Skip to comments.The FReeper Foxhole Profiles Sammy L. Davis, MOH - July 11th, 2004
Posted on 07/11/2004 12:01:05 AM PDT by snippy_about_it
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Medal of Honor Recipient, Vietnam
U.S. Army Battery C, 2nd Battalion,
4th Artillery, 9th Infantry Division
By Peter Collier
Sammy Davis took some ribbing in the Army because he shared a name with the famous entertainer. Much later, long after his military days were over, he would again gain some acclaim among his old comrades, this time as the "real" Forrest Gump.
Davis enlisted in the Army directly out of high school in 1965. Volunteering for the artillery because his father had been an artilleryman in World War II, he was assigned to the 4th Artillery. Soon after completing training, he asked to be sent to Vietnam.
Early on November 18, 1967, his unit of eleven guns and forty-two men was helicoptered into an area west of Cai Lay to set up a forward fire-support base-Firebase Cudgel-for American infantrymen operating in the area. Shortly after midnight the next morning, Private First Class Davis's Battery C came under heavy mortar attack. Almost simultaneously, an estimated fifteen hundred Vietcong soldiers launched an intense ground assault, failing to overrun the Americans only because a river separated the two forces.
Davis's squad was operating a 105 mm howitzer that fired eighteen thousand beehive darts in each shell. When he saw how close the enemy had come, Davis took over a machine gun and provided covering fire for his gun crew. But an enemy recoilless rifle round scored a direct hit on the howitzer, knocking the crew from the weapon and blowing Davis sideways into a foxhole. Convinced that the heavily outnumbered Americans couldn't survive the attack, he decided to fire off at least one round from the damaged artillery piece before being overrun.
He struggled to his feet, rammed a shell into the gun, and fired point-blank at the Vietcong who were advancing five deep directly in front of the weapon; the beehive round cut them down. An enemy mortar round exploded nearby, knocking Davis to the ground, but he got up and kept firing the howitzer. When there were no more rounds left, he fired a white phosphorus shell, and then the last round he had- a "propaganda shell" filled with leaflets.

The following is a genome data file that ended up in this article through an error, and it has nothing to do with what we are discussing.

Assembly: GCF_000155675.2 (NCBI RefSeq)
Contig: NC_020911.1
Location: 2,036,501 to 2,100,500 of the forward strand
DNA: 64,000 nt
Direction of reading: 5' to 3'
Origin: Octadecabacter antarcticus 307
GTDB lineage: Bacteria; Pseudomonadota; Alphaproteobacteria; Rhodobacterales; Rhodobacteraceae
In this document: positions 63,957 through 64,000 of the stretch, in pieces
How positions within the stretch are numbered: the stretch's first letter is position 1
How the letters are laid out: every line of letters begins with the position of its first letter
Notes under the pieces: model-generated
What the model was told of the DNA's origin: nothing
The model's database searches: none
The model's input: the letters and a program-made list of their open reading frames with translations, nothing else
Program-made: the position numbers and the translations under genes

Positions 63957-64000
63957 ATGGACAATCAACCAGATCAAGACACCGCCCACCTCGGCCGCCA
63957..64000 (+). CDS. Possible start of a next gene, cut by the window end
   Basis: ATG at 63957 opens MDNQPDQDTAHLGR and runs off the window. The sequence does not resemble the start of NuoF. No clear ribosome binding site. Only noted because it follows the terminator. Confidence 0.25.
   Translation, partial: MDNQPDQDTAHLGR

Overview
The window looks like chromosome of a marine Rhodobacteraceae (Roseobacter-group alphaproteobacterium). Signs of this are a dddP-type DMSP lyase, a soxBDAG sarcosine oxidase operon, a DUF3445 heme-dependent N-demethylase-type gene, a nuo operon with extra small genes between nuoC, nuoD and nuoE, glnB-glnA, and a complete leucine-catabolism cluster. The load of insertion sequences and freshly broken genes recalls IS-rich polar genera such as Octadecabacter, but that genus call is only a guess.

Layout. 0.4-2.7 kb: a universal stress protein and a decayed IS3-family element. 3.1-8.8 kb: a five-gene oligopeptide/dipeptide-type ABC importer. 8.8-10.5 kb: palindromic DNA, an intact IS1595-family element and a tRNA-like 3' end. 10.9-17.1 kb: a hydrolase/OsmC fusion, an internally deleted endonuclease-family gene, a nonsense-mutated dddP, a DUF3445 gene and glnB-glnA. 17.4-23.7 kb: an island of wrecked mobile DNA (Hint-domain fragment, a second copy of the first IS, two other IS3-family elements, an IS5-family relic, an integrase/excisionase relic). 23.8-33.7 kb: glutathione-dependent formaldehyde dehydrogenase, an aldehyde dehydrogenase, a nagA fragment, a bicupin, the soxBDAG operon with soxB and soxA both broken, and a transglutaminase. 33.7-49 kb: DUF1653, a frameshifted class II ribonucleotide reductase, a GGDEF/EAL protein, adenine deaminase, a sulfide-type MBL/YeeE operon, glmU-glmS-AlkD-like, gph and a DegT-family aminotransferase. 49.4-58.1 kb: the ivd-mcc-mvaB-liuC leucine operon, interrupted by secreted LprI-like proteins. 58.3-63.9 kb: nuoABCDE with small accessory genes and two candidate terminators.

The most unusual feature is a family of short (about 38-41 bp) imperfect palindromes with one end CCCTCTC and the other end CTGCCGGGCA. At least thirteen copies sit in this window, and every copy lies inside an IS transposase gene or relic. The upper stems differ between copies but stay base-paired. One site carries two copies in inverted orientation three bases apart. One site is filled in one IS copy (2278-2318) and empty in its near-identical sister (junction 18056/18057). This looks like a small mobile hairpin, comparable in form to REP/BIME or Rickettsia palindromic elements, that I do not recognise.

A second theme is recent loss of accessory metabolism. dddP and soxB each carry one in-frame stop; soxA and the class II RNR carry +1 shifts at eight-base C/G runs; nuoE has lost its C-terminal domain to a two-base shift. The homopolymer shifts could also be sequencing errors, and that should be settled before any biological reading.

At this point, he heard yelling from the other side of the river and realized that GIs had been cut off there. Despite the fact that he didn't know how to swim, he got in the water and paddled across on an air mattress from the American camp; other GIs followed him. Scrambling up the bank, he found three wounded soldiers, one of them suffering from a head wound that looked fatal.
He gave them all morphine and provided covering fire as another GI helped the most gravely wounded soldier across the river, then pulled the other two through the water on the air mattress to the fire base. He eventually made his way to an American howitzer crew and resumed the fight. Sometime before dawn, he was seriously wounded in the back and buttocks by friendly fire.
While he was in the hospital, Davis heard that he was to be sent home. He petitioned General William Westmoreland to be allowed to stay with his unit. Permission was granted, although Davis was still so hobbled by his wounds that he was taken off the line and made a cook.
On November 19, 1968, exactly one year and one day after the nightlong firefight at Cai Lay, Davis received the Medal of Honor from President Lyndon Johnson. Years later, footage of LBJ putting the medal around Davis's neck appeared in the movie Forrest Gump (with Tom Hanks's head substituted for Davis's), and Gump's fictional Medal of Honor citation was loosely based on Davis's real one.
Holy cow! Nice account Snippy. It's neat to see some of these guys live to receive their honors.
Hi, I just got home from Church and am running out the door again.
The Vietnam rolling wall is in Kenmore ant the closing ceremony is at 2PM.
I want to take some pics and post them for Military Monday..
Morning DD. Like the way you have all the flags set up.
Morning PE. Now there's a flag I've never seen, one of the reasons your the Foxhole's Official vexillologist. :-)
It's been a while since the Rolling Wall has come through a town near me. :-) One of these days I'll get to see the real Wall.
Good flick. I own that one.
Report in upon your return. :-)
Neat. Now that's different. Good find. You are a professional aren't you. PE and PV. ;-)
And these are the guys that earned them.
she has now been in surgery for more than 2 hours. (the doc said an hour for the surgery was about right, timewise)
thus i fear things are NOT going as well as might be wished. SOOOO, PRAY HARD! THANKS!
Prayers for Sandy stand watie. Don't forget prep time and wake up time, she may be doing just fine. Let us know.
Yep, nothin like a nice suimmer day to be putin in some sod and running the manual backhoe and grader. Don't know if I will get to the scaffold or not today? Oh well there is always tomorrow!!!!!!
Current weather conditions just a short distance from my house...
Y'all keep cool now ya'her
I have returned and it was a very emotional and incredible experience.
I was there for the closing ceremony, at the end they made a all Veterans call up to the front.
We were Thanked by the MC and a Medal of Honor winner and a Huge round of applause from the crowd attending.
hiya miss Feather.
I'm finding there were many variations. The complete layout of our flag was not codified until 1912! Before that, quite a number differed substantially.
To me, it's Yul Brynner's signature piece.
That'll do until you get a large size.
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